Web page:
India finally reports a current account surplus after 13 years

For the first time in the last 13 years, India reported a current account surplus in the fourth quarter of FY20, albeit marginal.

July 02, 2020 8:31 IST | India Infoline News Service
In the Indian macroeconomic context, the term current account balance is rarely used. Most other countries call it the current account balance because it tends to fluctuate between surplus and deficit. In the Indian context, the current account has been showing a deficit for a better part of the last 30 years. For the first time in the last 13 years, India reported a current account surplus in the fourth quarter of FY20, albeit marginal.

What exactly does the current account represent?

Most of us understand the concept of trade deficit quite well. It is the difference between the merchandise exports and the merchandise imports. India has traditionally run a trade deficit as itimports nearly 80% of daily crude oil requirements. Current account is a much broader concept than trade deficit. The current account includes all foreign transactions of India and it includes items like interest, dividend, foreign remittances, foreign transfers, foreign aid etc.

Pressure on Current Account Amount Boosting the Current Account Amount
Q4 Trade Deficit $35.0 bn Q4 Export of Services $22.0 bn
Primary A/C - Interest $4.8 bn Secondary Income $18.4 bn
Negative Thrust on CA (-39.8 bn) Positive Thrust on CA $40.0 bn
Current Account Surplus $0.60 bn
Data Source: RBI

The current account gap is the revenue gap that the budget needs to fill up. Fiscal deficit is the gap on the current and capital account so a fiscal deficit is still understandable. However, a current account deficit represents that the revenues are not sufficient to meet the regular outflows. Normally, a high current account deficit is a precursor to the weakening of the rupee and also to a possible sovereign downgrade. That is why this number assumes a lot more significance than the trade deficit.

Why the current account moved into a surplus in Q4 of FY20?

Here are the some of the key reasons why the current account shifted to a surplus in the fourth quarter of FY20.

•  The current account surplus for Q4 of FY20 was a marginal $0.6 billion representing just 0.1% of the GDP. This is the first current account      surplus that India has reported in the last 13 years with the last such surplus being reported in the fiscal year 2007.

•  One of the main reasons for the improvement in current account came from the trade front. The average trade deficit per month in FY20       fell from $15 billion to $13 billion. This was triggered by lower crude prices as well as a fall in overall trade due to the global economic             slowdown.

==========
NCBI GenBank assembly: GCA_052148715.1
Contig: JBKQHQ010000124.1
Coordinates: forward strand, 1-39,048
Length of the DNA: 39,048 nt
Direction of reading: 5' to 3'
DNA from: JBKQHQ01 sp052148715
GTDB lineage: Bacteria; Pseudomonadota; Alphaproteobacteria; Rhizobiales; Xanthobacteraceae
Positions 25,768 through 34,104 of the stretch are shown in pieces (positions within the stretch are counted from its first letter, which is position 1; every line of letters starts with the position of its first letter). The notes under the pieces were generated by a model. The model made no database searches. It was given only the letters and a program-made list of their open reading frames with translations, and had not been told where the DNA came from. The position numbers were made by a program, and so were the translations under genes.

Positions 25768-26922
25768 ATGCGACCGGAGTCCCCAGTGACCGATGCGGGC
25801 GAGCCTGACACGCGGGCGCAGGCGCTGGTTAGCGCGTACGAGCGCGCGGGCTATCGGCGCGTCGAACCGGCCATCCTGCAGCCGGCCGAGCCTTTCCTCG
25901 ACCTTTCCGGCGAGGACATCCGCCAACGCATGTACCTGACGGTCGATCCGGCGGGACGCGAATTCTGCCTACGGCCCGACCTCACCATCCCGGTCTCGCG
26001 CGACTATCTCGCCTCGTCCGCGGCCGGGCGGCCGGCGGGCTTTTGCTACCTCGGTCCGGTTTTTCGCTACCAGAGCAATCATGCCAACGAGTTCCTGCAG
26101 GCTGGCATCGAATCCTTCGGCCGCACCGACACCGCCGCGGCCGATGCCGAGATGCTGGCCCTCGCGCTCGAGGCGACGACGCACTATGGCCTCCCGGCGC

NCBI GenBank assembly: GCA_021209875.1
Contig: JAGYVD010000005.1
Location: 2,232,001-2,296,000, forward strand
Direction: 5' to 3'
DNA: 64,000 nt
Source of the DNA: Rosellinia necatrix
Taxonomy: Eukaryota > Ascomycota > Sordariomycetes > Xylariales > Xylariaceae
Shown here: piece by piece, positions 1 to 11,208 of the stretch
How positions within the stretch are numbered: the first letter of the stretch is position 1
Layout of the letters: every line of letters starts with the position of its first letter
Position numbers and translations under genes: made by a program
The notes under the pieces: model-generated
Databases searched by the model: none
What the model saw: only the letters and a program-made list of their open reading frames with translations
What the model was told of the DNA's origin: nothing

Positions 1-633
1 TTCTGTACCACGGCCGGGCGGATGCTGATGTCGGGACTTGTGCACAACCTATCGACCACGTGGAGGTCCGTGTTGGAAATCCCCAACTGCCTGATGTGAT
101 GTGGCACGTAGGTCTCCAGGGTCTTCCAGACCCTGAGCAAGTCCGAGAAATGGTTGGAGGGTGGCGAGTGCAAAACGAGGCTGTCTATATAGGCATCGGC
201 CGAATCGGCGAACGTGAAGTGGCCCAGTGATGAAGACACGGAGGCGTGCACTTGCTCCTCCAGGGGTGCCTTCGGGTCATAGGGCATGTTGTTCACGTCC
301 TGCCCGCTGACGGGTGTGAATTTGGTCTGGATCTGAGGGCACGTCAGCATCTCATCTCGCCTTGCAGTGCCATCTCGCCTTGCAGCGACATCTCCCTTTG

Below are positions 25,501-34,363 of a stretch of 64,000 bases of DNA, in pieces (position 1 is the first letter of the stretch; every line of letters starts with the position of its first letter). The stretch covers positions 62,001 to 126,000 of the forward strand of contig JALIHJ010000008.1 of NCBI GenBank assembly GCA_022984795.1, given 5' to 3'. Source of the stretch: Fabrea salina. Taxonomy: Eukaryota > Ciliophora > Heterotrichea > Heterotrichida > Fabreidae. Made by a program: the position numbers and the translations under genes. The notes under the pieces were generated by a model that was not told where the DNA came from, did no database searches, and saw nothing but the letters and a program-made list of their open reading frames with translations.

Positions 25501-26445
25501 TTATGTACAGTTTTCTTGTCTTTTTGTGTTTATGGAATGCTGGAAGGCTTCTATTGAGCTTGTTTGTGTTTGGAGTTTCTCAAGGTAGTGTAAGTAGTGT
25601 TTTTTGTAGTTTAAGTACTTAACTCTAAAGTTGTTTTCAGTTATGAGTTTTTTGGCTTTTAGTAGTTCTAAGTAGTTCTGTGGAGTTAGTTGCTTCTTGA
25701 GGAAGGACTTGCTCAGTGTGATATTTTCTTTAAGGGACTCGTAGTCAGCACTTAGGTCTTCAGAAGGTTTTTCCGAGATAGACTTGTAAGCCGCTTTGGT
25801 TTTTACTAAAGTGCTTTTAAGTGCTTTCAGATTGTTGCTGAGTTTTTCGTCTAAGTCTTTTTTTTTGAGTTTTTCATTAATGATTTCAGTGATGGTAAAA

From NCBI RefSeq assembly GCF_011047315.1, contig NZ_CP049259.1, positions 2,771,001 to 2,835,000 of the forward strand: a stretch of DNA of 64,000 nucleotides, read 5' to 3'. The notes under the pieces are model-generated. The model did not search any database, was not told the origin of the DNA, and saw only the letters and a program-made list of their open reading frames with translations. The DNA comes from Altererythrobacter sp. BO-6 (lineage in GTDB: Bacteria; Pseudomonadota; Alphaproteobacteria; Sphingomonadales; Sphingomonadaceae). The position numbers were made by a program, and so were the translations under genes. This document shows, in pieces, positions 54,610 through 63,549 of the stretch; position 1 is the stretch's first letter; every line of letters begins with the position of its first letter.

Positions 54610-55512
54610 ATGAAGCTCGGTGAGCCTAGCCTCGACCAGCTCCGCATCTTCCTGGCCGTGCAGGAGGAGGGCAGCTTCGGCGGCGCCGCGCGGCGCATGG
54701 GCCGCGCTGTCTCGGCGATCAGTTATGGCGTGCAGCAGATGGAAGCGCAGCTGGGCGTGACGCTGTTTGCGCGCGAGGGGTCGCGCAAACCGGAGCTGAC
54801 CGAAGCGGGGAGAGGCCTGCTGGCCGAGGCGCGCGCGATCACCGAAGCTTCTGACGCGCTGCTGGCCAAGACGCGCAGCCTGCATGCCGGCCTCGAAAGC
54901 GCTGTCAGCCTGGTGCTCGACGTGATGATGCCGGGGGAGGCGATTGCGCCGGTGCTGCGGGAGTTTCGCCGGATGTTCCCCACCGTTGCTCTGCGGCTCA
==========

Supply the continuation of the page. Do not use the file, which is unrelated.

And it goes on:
•  The other reason for the sharp improvement in the current account situation was the invisibles and the services segment. A surge in               private transfers combined with a surge in software service exports resulted in a positive tilt to the current account.

•  The fourth quarter current account surplus of 0.1% for FY20 compares favourably with the current account deficit of 0.7% in the fourth           quarter of FY19. It may be recollected that in the fourth quarter of 2006-07, India had reported an overall current account surplus of $4.2       billion.

•  The two areas of the invisibles that showed positive traction were software service exports and inward remittances from NRIs. For                 example, software service exports were up by 9% at $21.1 billion while inward remittances were up by 14.1% at $18.6 billion.

•  For the fourth quarter ended March 2020, the trade deficit came in at $35 billion while the net invisibles receipt for the fourth quarter stood     at $35.6 billion leaving a small surplus of $0.6 billion. The corresponding figure was a $4.6 billion deficit last year.

•  Another important contributor was the fall in the primary account which represents the interest payable on inward investments. That fell by      $2.1 billion to $4.8 billion in the fourth quarter, which also contributed to the current account surplus.

•  On a full year basis, the current account deficit stood at 0.9%, largely due to the contribution of the fourth quarter. This compares with a          full  year current account deficit of 2.1% in the previous financial year.

While a current account surplus is reason to celebrate, there are two likely risks that Indian economy may have to contend with. Firstly, the pick-up in growth globally could lead to a spurt in crude prices and that will change the narrative on the trade deficit front. Secondly, the remittances are likely to slow this year due to an overall slowdown in global economies and that will also be an overhang. For now, India just about has reasons to celebrate!

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